Friday, September 5, 2014

Last Year, A Thin 5 "Points" From Civilian Review

On September 15th of last year, Alderman Ogilvie, Alderwoman Ingrassia and Alderman Cohn were 5 "points" away from sponsoring and introducing legislation in the City of St. Louis Board of Aldermen establishing an independent civilian review board for the St. Louis Metropolitan Police Department. This was the day of Potluck PAC #1, a policy "crowdsourcing" event funded in large part with funds from Alderman Ogilvie's campaign committee. (Some three days later, Ogilvie would host an official reelection campaign fundraiser, recouping the $1,100 his campaign committee spent on Potluck PAC #1 plus $1,184.)

Anyway, back to the 5 "points." Potluck PAC #1's ballot was weighted. There were four policy proposals on which to vote, while the ballot allowed for the voter to rank three policy proposals. 1st preference = 5 "points" for the proposal. 2nd preference = 3 "points" for the proposal. 3rd preference = 1 "point" for the proposal. When Potluck PAC announced the winning proposal the day following the vote, Potluck PAC said only that the vote was "very close." After polite requests from both me and another presenter, Potluck PAC provided the "point" totals for each proposal:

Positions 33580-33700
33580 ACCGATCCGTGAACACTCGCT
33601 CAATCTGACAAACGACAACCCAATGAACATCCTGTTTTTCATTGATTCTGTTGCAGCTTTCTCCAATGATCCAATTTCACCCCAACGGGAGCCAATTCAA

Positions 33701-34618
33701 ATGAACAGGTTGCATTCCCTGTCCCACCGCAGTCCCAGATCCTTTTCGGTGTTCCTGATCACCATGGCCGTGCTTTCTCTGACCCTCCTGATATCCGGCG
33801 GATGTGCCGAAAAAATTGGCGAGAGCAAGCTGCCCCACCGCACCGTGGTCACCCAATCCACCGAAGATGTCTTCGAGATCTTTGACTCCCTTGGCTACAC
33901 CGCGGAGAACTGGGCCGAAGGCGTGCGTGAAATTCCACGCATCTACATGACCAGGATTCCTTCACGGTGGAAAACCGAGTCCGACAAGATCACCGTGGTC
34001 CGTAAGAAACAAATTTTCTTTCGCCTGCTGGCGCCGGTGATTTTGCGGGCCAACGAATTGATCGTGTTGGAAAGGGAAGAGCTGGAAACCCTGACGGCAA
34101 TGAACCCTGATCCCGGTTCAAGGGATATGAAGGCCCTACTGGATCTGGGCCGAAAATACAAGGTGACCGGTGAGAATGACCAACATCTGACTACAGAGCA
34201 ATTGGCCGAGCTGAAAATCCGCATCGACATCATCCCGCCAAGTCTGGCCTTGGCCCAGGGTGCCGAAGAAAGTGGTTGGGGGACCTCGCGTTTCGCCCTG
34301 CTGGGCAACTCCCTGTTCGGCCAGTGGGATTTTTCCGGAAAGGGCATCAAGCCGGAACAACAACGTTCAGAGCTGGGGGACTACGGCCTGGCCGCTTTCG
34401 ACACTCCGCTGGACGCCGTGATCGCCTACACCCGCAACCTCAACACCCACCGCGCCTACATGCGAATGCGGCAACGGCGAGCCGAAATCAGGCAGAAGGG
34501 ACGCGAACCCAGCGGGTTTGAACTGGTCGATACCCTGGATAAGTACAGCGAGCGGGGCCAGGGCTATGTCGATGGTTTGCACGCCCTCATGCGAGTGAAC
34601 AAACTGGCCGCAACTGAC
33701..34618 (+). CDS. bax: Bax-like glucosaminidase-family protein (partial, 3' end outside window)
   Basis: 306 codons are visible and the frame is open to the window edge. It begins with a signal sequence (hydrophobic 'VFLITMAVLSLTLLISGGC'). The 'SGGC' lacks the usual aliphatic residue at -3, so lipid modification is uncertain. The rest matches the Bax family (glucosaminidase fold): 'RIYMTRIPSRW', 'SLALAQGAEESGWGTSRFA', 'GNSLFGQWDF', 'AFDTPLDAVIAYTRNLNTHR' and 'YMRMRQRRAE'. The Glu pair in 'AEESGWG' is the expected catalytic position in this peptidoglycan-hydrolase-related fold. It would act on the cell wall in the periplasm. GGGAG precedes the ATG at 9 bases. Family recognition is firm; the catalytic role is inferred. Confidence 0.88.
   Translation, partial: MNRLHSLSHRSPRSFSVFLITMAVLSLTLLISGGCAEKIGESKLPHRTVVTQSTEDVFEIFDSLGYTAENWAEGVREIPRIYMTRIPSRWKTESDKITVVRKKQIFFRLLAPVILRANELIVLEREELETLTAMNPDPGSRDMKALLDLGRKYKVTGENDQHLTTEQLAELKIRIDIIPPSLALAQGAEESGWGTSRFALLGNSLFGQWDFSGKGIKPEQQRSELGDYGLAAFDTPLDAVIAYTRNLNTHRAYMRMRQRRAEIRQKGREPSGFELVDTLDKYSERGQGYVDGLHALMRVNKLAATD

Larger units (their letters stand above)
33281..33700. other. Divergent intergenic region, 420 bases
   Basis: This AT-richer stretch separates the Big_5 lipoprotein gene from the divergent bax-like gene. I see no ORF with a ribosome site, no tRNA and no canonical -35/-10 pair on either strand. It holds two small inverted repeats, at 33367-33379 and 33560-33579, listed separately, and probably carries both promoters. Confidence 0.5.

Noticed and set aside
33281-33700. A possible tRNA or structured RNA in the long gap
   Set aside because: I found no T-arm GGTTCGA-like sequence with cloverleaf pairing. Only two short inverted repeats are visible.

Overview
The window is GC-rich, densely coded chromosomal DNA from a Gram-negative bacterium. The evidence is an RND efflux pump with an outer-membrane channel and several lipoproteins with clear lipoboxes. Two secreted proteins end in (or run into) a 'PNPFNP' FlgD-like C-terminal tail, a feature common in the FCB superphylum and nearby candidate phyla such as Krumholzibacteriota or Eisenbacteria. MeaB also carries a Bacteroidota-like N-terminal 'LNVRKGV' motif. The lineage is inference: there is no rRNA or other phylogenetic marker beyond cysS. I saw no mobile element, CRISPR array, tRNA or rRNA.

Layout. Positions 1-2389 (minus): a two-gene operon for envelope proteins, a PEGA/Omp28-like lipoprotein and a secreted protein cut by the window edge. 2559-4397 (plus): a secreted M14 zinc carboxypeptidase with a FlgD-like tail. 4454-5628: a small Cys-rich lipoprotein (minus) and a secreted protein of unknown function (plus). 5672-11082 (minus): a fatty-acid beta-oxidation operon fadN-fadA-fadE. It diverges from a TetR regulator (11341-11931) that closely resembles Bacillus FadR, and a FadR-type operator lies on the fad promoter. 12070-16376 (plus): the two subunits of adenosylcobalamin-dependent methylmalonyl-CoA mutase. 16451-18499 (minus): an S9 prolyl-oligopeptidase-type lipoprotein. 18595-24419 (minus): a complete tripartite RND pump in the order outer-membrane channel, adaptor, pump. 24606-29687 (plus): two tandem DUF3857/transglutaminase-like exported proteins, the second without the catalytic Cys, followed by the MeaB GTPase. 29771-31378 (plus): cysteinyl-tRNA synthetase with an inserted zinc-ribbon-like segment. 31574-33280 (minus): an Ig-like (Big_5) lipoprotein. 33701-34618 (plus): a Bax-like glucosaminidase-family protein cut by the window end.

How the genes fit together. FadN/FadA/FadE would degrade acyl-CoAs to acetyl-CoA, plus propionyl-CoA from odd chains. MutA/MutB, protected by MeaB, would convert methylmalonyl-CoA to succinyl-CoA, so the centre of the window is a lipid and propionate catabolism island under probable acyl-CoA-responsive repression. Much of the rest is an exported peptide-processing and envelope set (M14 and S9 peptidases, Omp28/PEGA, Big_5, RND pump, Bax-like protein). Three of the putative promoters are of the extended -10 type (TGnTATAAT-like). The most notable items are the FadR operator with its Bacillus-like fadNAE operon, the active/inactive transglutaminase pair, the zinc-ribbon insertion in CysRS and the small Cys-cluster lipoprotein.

1. Citizen Police Review Board — 30.8% (178 out of 577 total points)
2. Land Asset Cooperative — 31.7% (183 out of 577 total points)
3. Reauthorization of Street Closures — 25.8% (149 out of 577 total points)
4. Prohibition of Tenant Application Fees — 11.6% (67 out of 577 total points)
Following Potluck PAC's publishing of these point totals, I asked both publicly and privately of Potluck PAC to provide the data as to the number of first place, second place and third place votes for each proposal. Despite private assurances from Potluck PAC that such data would be made available in due time, nearly a year has gone by without Potluck PAC making such data available. Making available such data, the number of place votes for each proposal, would present a more clear picture of preferences and priorities of the Potluck PAC #1 "electorate." Moreover, I can think of no more practical audit of the vote than to compile and provide such data.

At any rate, the Potluck PAC #1 vote appears to have been a close one. Independent civilian review board legislation was reported by Potluck PAC as being but 5 "points" from sponsorship and introduction in the Board of Aldermen by Alderman Ogilvie, Alderwoman Ingrassia and Alderman Cohn. Given the recent police shooting deaths of Michael Brown and Kajieme Powell, I believe it safe to assume that, were the Potluck PAC #1 vote held this year in September, independent civilian review legislation would have more than closed such a thin 5 "point" gap.

As introduction of independent civilian review board legislation in the Board of Aldermen draws near, one question is whether Alderman Ogilvie, Alderwoman Ingrassia and Alderman Cohn each will sign on to such legislation as sponsor or co-sponsor. Last year, each was 5 "points" from doing just that. Last year, Michael Brown and Kajieme Powell had yet to be shot dead in the street by police officers.

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